In Ottawa, Ont., the Rideau Canal is lowered and flooded during the winter so that a surface suitable for recreational ice skating is allowed to freeze naturally. “If you ask someone — ‘What’s an amazing skating experience?’ — being out on the canal in the evening with the lights twinkling and your flask of bourbon in your pocket, it’s pretty well an amazing winter experience,” says Viktors Jaunkalns, a founding partner of Toronoto-based architecture firm MJMA.
But even Canadian winters are being shortened by climate change, and in some parts of certain provinces the process of municipalities flooding outdoor rinks is becoming a thing of the past. “The climate in the past 50 years is different in the wintertime, and it used to be that you could naturally flood an area, and the city schoolboard here did that for a long time. Just hammer some 6-by-6s into the fields, put some boards around and flood it, and you could count on that to be an ice surface for a bunch of months,” Jaunkalns says. “That cannot happen anymore.”
Now, it may take a cold snap, some city-supplied hoses and a host of neighborhood volunteers to create outdoor ice — a scenario that unfolded not too long ago in Toronto. “It was just remarkable,” Jaunkalns recalls. “Then the temperature elevated, the rains came, the ice disappeared and all of that fantastic spontaneous community activity went away. But when it was there, it was absolutely lovely.”
Given the wistfulness with which Jaulkans speaks of the outdoor recreational skating scene in Canada, it’s little wonder that MJMA is behind some of the most inspired indoor ice facility designs in all of North America.
According to Jaunkalns, who helped launch the firm in 1988, lots of indoor ice arenas popped up in all parts of Canada around the time the country was celebrating its centennial in 1967. These facilities featured a primitive envelope around a single rink served by a mechanical ice plant. Most have reached the end of their functional life and are now being replaced by more diverse civic recreation destinations in which ice is just one component.
“I think we always get a lot of support when we say we’d like these projects to really be centered on the social heart, so it can be a kind of communal collector between athletes in an ice rink, families in a library or people exercising in a swimming pool,” he says. “And then there’s this sort of social center. I think if there’s one thing that’s important, it’s that. And that lets it be recognizable as a real communal building and not just a place to transit through. It’s really a place that you could say, ‘I’d like to go and hang out there.’ ”
Back to the drawing board
Emphasis on social consciousness is reflected in a desire to combat the very forces that are changing the skating landscape. It’s been on the mind of MJMA designers for a good 20 years or more, but total carbon neutrality is a relatively recent goal embraced by prospective ice arena clients, as well. Says Jaunkalns, “Two city councils have evaluated their stance on how to mitigate the problems of climate change, and they have come back to say, ‘Our decision now is that we’re going to eliminate greenhouse-gas-producing equipment and be net-zero carbon.’ And we’ve been instructed to take the projects back to the drawing board and retool them for a totally electrified future. We are working on those project types now.”
And of projects already online, Jaunkalns says, “I think we’ll be going back to study a lot of these. The problem is a lot of them still have gas-powered things in them. They have gas-powered boilers and air-handling units. Our big switch now is really the total electrification of these systems and the elimination of greenhouse-gas-producing equipment. Not impossible, but some of those facilities likely won’t be retrofitted. I think it’s fair to say moving forward the majority of new facilities will have to be really trying to meet these advanced targets.”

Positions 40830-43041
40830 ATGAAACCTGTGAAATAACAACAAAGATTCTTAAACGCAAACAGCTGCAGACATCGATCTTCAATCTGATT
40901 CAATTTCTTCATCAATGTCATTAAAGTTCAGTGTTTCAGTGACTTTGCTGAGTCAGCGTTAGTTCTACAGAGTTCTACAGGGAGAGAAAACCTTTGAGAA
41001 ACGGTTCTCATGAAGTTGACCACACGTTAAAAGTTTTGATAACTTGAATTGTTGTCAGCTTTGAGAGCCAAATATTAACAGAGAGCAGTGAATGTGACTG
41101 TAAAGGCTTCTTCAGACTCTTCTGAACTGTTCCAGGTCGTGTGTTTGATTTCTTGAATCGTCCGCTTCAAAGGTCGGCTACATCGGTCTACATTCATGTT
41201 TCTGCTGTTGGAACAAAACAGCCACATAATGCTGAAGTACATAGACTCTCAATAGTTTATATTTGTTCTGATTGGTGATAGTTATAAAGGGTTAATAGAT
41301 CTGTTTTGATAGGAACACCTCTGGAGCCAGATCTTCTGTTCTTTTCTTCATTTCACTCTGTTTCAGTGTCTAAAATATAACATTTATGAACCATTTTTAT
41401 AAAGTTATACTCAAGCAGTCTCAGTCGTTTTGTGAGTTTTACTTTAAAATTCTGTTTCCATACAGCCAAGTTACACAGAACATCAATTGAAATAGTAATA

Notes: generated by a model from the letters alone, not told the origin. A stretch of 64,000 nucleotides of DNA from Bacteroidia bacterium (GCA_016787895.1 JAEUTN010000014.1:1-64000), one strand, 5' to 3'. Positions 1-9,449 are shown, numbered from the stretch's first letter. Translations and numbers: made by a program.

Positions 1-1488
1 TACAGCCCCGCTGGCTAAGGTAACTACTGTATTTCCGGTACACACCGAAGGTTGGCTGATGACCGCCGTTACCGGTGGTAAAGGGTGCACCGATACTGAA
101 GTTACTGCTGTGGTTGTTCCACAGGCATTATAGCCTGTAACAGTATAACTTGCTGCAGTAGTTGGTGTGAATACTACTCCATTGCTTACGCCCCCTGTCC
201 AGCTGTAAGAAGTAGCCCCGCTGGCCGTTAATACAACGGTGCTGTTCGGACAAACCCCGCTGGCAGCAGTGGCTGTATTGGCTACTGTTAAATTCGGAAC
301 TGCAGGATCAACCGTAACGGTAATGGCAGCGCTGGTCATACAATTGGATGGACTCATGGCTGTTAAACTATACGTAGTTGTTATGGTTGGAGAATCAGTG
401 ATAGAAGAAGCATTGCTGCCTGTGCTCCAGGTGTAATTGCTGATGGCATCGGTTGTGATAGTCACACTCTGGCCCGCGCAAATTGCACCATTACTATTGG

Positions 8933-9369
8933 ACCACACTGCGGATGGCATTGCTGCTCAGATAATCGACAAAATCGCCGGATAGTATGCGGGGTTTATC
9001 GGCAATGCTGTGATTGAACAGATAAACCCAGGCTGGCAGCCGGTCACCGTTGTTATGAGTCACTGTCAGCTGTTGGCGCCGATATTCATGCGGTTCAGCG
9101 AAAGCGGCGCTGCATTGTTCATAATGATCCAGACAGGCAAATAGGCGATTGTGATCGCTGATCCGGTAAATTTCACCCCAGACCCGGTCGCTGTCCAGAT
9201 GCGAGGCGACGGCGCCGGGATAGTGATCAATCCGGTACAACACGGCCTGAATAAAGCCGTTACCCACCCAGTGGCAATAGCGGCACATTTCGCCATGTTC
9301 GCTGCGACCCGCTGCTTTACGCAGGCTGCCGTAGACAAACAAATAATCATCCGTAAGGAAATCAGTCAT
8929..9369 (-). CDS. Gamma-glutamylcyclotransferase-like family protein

That means building infrastructure to accommodate the charging of electric ice resurfacers and paying more attention to the building envelope and its low-E ceilings; non-glare, highly insulated glazing; geothermal heating potential and photovoltaic opportunities. That is, if there’s an envelope at all. Mechanically frozen open-air ice facilities are now extending the skating season in both Canada and the United States.
“There is a kind of configuration around here that the parks and recreation department had of a rink and then a type of recreational loop or area adjacent to it that would be fed off the same refrigeration system. That’s where all the kids are learning to skate, and it’s super popular,” Jaunkalns says. “In fact, we were working on a project just north of the city here where a developer in a community was proposing an open-air facility, and we proposed a type of open-air market where the ice surface dimensionally made sure that you really couldn’t play hockey on it. It’s an abstract form, but you could skate on it, and in the summer you can rollerblade or have a concert or a market. Instead of having the central space be the rink, it was more of a public plaza, and that was really well-received by the municipality, because really that ice surface is there externally for maybe three months. During the shoulder seasons and the summer, there’s all sorts of great community things that could happen with it. I think that’s a project type that we’ll be seeing more of.”
Under one roof
Another model that has caught Jaunkalns’ attention is the roofed skating pavilion, including one designed by Portland, Ore.-based Opsis Architecture. The Pavilion, located 160 miles to the southeast in Bend, is a roofed rink screened from the elements on two sides by ETFE panels and served by an indoor ice plant and community room. “If anyone is building outdoors, they would certainly consider something more like the Bend Pavilion, where the rain and solar effect on the ice is taken away, but you can still have something that’s outdoors,” Jaunkalns says. “You really get great protection for really not a massive investment.”